SHCY Awards Antoine Burgard with 2021 Fass-Sandin Article Prize in English
Antoine Burgard, "Contested Childhood: Assessing the Age of Young Refugees in the Aftermath of the Second World War" History Workshop Journal vol. 92 (Autumn, 2021): 174-193.
Abstract: In the immediate aftermath of the Second World War, identity documents and proofs of age were often lost or unavailable, bodies and behaviours had been marked by years of malnourishment and persecution, young people had learned to misrepresent their age for the sake of survival, and administrations routinely doubted age claims. The war had profoundly disrupted the system for knowing age that had become central to Western European regimes of recognition and rights such as citizenship, movement, and welfare. Using the resettlement of young Holocaust survivors to Canada after the war as its core case study, this article examines how state administrations, international organizations, and non-governmental organizations competed and struggled to determine age and consequently who should be considered as a child, and how young people themselves were affected by and navigated these struggles. It foregrounds the necessity to further historicize how power structures increasingly used childhood as a category and chronological age as a supposedly objective criterion to grant some lives more legitimacy than others.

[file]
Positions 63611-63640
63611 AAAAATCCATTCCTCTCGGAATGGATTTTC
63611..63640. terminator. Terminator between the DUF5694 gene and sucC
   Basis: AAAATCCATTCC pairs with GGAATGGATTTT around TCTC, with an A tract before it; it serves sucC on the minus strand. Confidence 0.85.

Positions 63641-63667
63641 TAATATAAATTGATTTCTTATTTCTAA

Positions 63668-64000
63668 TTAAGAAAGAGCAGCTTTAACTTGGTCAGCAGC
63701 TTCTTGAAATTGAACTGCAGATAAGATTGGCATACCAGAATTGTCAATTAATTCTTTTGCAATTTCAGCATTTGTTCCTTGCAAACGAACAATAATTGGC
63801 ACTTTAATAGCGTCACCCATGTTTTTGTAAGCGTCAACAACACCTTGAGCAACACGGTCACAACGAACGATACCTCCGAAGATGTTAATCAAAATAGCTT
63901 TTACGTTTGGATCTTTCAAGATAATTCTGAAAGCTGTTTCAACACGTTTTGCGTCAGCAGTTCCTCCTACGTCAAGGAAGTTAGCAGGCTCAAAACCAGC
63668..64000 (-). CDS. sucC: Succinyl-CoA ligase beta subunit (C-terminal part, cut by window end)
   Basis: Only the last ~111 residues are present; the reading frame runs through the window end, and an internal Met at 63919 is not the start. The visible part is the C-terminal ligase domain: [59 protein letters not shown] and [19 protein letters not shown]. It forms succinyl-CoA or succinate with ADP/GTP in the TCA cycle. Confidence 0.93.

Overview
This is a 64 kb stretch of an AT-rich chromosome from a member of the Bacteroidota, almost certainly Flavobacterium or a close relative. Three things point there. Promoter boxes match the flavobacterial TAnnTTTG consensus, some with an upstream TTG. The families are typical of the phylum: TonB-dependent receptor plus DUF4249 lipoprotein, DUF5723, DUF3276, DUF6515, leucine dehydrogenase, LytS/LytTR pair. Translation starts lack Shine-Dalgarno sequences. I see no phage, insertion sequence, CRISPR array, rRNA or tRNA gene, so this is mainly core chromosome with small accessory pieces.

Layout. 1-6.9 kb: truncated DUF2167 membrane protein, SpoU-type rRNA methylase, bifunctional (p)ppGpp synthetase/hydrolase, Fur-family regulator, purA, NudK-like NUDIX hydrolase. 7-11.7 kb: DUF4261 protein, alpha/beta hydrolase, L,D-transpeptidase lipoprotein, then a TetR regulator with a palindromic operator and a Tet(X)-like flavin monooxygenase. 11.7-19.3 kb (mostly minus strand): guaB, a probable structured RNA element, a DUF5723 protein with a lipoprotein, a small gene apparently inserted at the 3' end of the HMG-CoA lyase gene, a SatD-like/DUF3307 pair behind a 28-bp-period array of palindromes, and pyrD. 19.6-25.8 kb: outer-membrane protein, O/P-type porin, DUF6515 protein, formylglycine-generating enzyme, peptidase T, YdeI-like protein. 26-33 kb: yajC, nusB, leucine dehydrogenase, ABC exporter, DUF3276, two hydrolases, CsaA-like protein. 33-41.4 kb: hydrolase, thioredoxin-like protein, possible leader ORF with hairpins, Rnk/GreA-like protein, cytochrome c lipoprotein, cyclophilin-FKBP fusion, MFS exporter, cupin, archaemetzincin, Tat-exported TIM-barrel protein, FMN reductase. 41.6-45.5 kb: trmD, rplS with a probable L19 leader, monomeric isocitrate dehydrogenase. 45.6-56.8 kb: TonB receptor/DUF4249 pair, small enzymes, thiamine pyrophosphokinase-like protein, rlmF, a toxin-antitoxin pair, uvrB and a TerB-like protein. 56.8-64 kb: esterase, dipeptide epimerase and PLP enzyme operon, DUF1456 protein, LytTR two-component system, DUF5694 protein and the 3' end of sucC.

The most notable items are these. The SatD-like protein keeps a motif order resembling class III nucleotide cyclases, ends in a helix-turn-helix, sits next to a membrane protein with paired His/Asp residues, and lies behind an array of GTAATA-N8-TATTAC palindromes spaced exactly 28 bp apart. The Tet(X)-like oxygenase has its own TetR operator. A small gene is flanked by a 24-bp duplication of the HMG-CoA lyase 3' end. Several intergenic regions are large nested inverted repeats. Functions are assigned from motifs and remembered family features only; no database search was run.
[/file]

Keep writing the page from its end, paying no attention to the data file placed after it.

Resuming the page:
Dr. Burgard is a Lecturer in Humanitarianism at the University of Manchester's Humanitarian and Conflict Response Institute. He joined HCRI in 2017 as a postdoctoral fellow of the Fondation pour la Mémoire de la Shoah in Paris. Burgard holds a History PhD from Université Lumière Lyon 2 and Université du Québec à Montréal (UQAM). His dissertation has received the Fondation Auschwitz (2018), the French Association for Canadian Studies (2018), the International Council for Canadian Studies (2019), and the UQAM’s Faculty of Humanities (2019) best doctoral thesis awards. His is also the winner of the 2017-18 SHCY Article Prize in French. He is currently developing a new project on age and migration control in Britain and France, in collaboration with the John Rylands Research Institute and the Centre for the History of Science Technology and Medicine in Manchester.
The Prize Committee would also like to extend commendation to Heather Fitzsimmons Frey and Tania Gigliotti for their excellent article, “Let's Do the Time Warp Again:' Youth Interpreters at Fort Edmonton Park Performing Possibilities Across Time,” Theater Research in Canada v. 42 n. 2 (Fall 2021), 243-263.